By Marc Arcas
San Francisco, Feb 10 (efe-epa).- Absent for decades from a Silicon Valley tremendously hostile to organized labor, unions are starting to win adherents in the US tech sector with a particular mixture of traditional demands and political activism.
This week, employees at an Amazon distribution center in Bessemer, Alabama, are voting by mail on a proposal to make their workplace the e-commerce giant’s first unionized facility in the United States.
Last month, several hundred staff and contractors with Google announced the formation of the Alphabet Workers Union (Alphabet is Google’s parent company) with a mission that includes “fight(ing) the systems of oppression.”
The organization grew from 230 members to more than 700 within a week. As a “minority union,” AWU can welcome temporary workers and contractors, but it is not recognized by the National Labor Relations Board and can’t force Google to the bargaining table.
“At least for the college-educated engineering workforce, the idea of joining a union is sort of counter to their sense of their own professional identity,” Peter Meiksins, professor emeritus of sociology at Ohio’s Cleveland State University, told Efe.
“There’s a long history in the United States of professionals, not just in the tech sector but in all kinds of industries, of seeing themselves as somehow not really an appropriate constituency for unions, that that’s … blue collar people, people who bash metal and make things,” he said.
That history is what made the emergence of the Alphabet Workers Union such a surprise, given that the core group of organizers was made up mainly of well-paid software engineers.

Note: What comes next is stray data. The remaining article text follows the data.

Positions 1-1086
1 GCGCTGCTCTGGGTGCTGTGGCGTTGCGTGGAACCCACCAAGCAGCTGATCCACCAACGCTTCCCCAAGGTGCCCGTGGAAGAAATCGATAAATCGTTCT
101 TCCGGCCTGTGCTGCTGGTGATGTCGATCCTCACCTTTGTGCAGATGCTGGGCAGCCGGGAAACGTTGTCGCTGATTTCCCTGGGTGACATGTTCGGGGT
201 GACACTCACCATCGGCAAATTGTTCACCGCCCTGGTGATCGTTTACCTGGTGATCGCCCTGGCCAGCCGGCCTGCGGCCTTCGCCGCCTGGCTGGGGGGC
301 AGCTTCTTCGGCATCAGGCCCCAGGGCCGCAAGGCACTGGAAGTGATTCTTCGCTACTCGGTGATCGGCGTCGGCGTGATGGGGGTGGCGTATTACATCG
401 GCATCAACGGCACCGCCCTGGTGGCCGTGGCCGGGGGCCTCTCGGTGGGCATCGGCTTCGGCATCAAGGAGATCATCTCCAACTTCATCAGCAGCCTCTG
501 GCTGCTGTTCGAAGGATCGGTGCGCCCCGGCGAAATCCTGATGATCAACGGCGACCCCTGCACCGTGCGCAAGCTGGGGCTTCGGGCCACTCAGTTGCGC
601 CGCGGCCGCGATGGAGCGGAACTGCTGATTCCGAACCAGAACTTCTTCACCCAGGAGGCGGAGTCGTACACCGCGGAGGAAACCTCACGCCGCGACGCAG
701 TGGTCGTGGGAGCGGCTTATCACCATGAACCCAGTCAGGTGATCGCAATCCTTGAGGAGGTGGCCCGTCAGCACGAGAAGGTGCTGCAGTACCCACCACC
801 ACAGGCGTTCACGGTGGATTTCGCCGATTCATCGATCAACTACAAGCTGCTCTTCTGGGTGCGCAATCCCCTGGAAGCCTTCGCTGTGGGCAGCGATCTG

Though the AWU’s founding statement says that the organization will seek to ensure that “working conditions are inclusive and fair” and to hold accountable “perpetrators of harassment, abuse, discrimination and retaliation,” it also emphasizes the importance of pushing Alphabet in a positive direction.
“Alphabet can make money without doing evil. We must prioritize the wellbeing of society and the environment over maximizing profits,” the statement says.
One of AWU’s first initiatives was to urge Google on Jan. 8 to shut down the YouTube channel of then-President Donald Trump in wake of the assault on the US Capitol by his supporters.
The organizing effort at the Amazon warehouse in Alabama is more in line with traditional unionism, driven by a desire for better pay and conditions.
Unlike some other tech titans, Amazon employs hundreds of thousands of people in blue-collar occupations.
“Amazon is pretty hostile to unionization efforts,” Meiksins said. “They’ve taken advantage of that – in the last 15 or 20 or even 30 years in the United States, since Reagan – the climate for organizing in the United States has been very difficult in all industries.”
The awakening of interest in unions among Amazon workers can be attributed to the Covid-19 pandemic, which has seen management engage in well-publicized reprisals against employees who have complained about unsafe conditions at company facilities. EFE arc/dr